I've never had to bleed the brakes after changing pads. It is a good idea, in fact essential, to change the fluid and bleed through to each calliper until fresh fluid discharges. This is because the fluid is hygroscopic and absorbs moisture which can boil at the calipers, leading to sudden complete brake failure.

    From the pictures, it doesn't look as if you use the car very much. Once rust develops on discs, and I don't mean the brown taint which appears almost instantly on wet discs, it is very hard to get rid of. Once they start pitting at the inner and outer edges, let alone the middle of the swept area, braking efficiency suffers badly and new discs [or skimming] is the only answer.

    Have you given those brakes a good hard workout to bed them in? Only do this after the first 150kms of normal driving though, especially if your discs are worn unevenly [which yours are not].
  12. SpeedyGee Administrator Staff Team

    England Speedy Birmingham
    That could also be a seized caliper.
  13. patrick737 Junior Member ☆ ☆ ☆ ☆ ☆

    I did brake them in after installing, braking more then average with speeds up to 80 km/h.
    If the caliper seized, then i would notice that when braking right? Then the car would turn left because the right is not braking??
  14. SpeedyGee Administrator Staff Team

    England Speedy Birmingham
    Hmm with it being the rear, you may not notice as much pull towards one side as the fronts are the providing the bulk of the braking and they would be braking evenly.
  15. patrick737 Junior Member ☆ ☆ ☆ ☆ ☆

    Just to be clear, these are the FRONT brakes, not the rear ones!
  16. SpeedyGee Administrator Staff Team

    England Speedy Birmingham
    Oh sorry my bad !! Early morning, I'm not fully awake yet :Whistle::Blushing:

    Just ignore me then.
  17. patrick737 Junior Member ☆ ☆ ☆ ☆ ☆

  18. Beefy Club Veteran ★ ★ ★ ★ ★

    United Kingdom Stoke
    only way to rectify this without fitting new discs is to check the discs are within the max re-finnish limit and have them skimmed. if at any point the pads were sticking and kicked slightly it may cause this corrosion. pitting has started on your discs and even with everything freed off you won't clean that up through braking. also your pads may have worn uneavenly. take them out and viualy inspect them. i reccomend they are '' faced up'' by rubbing on rough sand paper on a hard flat surface. you may find the top edge won't sand even to the rest. you can even them up yourself or buy new pads to fit to the re-finnished discs. or alternativly those discs are not excessive by any means. re-face the pads and re-fit them ensuring everything is free and get some more use out of the discs and pads before replacing. brake fluid condition will not cause any other issue than brake feel, always better to have it changed anyway.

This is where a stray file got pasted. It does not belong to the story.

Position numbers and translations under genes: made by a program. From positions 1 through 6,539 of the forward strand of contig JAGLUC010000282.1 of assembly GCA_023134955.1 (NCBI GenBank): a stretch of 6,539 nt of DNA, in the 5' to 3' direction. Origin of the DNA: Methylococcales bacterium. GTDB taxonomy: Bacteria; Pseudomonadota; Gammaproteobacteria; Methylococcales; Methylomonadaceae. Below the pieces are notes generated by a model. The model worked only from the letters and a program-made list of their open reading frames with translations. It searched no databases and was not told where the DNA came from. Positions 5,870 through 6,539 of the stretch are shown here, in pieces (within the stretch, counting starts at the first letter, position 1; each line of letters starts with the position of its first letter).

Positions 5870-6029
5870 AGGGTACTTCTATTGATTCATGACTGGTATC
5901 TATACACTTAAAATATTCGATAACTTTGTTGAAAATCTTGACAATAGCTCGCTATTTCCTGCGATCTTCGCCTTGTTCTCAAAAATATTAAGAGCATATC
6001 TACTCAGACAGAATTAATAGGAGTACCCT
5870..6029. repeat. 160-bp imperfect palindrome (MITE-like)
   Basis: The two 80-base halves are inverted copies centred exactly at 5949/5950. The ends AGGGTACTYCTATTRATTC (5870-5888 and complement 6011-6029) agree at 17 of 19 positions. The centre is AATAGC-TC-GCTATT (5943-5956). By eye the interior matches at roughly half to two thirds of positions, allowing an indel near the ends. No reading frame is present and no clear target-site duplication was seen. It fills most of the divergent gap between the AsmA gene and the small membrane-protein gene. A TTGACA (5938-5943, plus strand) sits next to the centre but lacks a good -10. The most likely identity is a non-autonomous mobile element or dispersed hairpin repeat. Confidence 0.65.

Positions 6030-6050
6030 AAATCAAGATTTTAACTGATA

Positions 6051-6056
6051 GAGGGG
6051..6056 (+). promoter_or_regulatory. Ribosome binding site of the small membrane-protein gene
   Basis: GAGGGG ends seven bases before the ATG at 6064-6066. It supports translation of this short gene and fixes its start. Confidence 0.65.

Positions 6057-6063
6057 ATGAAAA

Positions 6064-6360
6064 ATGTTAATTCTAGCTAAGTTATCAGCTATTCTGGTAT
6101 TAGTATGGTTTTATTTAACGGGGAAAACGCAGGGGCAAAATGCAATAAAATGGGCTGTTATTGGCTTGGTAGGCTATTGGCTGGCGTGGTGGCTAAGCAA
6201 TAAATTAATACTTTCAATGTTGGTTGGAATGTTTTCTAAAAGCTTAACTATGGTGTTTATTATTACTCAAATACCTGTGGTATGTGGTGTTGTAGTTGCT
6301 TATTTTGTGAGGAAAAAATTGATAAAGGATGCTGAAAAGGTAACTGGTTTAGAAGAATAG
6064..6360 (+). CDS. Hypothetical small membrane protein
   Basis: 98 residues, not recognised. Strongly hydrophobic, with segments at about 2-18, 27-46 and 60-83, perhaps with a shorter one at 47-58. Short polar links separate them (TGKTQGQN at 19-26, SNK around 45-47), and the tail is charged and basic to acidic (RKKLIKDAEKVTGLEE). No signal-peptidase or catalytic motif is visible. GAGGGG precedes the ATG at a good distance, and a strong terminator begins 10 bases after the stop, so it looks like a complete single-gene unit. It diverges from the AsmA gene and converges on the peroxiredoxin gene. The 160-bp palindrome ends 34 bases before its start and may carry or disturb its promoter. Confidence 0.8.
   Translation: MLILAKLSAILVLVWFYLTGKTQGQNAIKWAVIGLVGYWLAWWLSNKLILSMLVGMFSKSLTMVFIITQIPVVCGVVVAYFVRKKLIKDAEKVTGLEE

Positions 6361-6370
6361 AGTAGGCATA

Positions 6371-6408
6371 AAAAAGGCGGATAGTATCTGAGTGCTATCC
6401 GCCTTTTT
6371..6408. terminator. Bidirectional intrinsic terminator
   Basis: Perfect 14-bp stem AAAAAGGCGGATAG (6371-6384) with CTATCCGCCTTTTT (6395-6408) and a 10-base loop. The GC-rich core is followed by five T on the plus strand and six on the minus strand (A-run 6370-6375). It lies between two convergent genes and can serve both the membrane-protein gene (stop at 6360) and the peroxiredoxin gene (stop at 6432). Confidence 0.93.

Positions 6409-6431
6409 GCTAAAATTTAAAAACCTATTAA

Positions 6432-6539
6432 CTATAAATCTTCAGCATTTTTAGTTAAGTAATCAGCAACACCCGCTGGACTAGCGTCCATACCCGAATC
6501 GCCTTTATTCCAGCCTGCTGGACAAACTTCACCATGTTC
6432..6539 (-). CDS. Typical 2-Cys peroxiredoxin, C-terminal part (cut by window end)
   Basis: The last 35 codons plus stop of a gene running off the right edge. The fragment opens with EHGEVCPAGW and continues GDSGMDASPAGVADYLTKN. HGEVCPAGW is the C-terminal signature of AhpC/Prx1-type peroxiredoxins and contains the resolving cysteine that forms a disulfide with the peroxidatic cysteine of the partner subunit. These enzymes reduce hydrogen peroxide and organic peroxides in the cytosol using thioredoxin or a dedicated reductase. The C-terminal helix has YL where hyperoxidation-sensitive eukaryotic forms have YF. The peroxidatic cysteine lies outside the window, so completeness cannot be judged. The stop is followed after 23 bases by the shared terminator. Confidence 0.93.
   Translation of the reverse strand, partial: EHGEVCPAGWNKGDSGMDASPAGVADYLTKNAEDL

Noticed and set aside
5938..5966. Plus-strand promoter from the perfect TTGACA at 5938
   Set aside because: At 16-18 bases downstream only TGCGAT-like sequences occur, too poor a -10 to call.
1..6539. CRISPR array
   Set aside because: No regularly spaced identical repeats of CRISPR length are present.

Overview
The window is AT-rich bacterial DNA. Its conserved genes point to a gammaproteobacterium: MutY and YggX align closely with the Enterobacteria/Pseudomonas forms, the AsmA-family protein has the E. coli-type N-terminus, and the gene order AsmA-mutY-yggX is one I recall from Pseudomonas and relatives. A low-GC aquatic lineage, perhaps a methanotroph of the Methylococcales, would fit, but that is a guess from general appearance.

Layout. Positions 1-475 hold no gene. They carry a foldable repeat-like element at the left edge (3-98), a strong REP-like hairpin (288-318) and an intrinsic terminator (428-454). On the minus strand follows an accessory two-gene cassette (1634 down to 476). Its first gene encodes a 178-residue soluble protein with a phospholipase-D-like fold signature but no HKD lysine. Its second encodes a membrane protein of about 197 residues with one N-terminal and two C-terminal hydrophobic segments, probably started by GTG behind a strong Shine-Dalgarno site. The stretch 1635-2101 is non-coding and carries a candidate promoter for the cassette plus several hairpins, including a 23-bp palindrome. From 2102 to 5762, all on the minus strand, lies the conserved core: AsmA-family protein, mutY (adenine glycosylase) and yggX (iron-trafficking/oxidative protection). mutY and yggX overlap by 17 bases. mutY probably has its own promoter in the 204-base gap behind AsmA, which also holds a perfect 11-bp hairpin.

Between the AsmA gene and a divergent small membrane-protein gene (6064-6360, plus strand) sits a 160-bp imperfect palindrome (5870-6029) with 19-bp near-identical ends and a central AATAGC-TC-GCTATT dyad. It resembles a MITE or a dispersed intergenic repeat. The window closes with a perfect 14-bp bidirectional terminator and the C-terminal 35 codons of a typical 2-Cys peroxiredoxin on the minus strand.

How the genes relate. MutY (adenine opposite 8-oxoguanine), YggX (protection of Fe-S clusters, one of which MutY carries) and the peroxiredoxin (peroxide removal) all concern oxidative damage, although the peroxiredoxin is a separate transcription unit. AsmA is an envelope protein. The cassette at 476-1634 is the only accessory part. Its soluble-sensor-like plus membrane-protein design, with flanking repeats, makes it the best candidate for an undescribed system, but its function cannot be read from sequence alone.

SpeedyGee and Nels like this.
  19. patrick737 Junior Member ☆ ☆ ☆ ☆ ☆

    thx for the info i will ask the dealer to look at this!
  20. patrick737 Junior Member ☆ ☆ ☆ ☆ ☆

    Well went to the dealer today.

    They bleeded the brakes, took everyting apart, and checked if I did everything correct.
    Since I painted the brakes callipers also, they sanded the spots where the main bolts are located, wich may caused a slight offset.
    I asked the mechanic what to do if the problem remains, he said that if the problem remains this can mean one thing:
    The discs and pads are straight, but the system (can't come up with english name:Unknown: for that), wich holds (cylinder and claw?) everything together could have a slight offset.
    If thats the case, he said don't do anything about the situation since you can damage more when trying to bend it back.
    The small band of rust is not a problem for the MOT, as he said and the pads will wear in.
    Let's hope this is the case.

    What do you guys think?:help: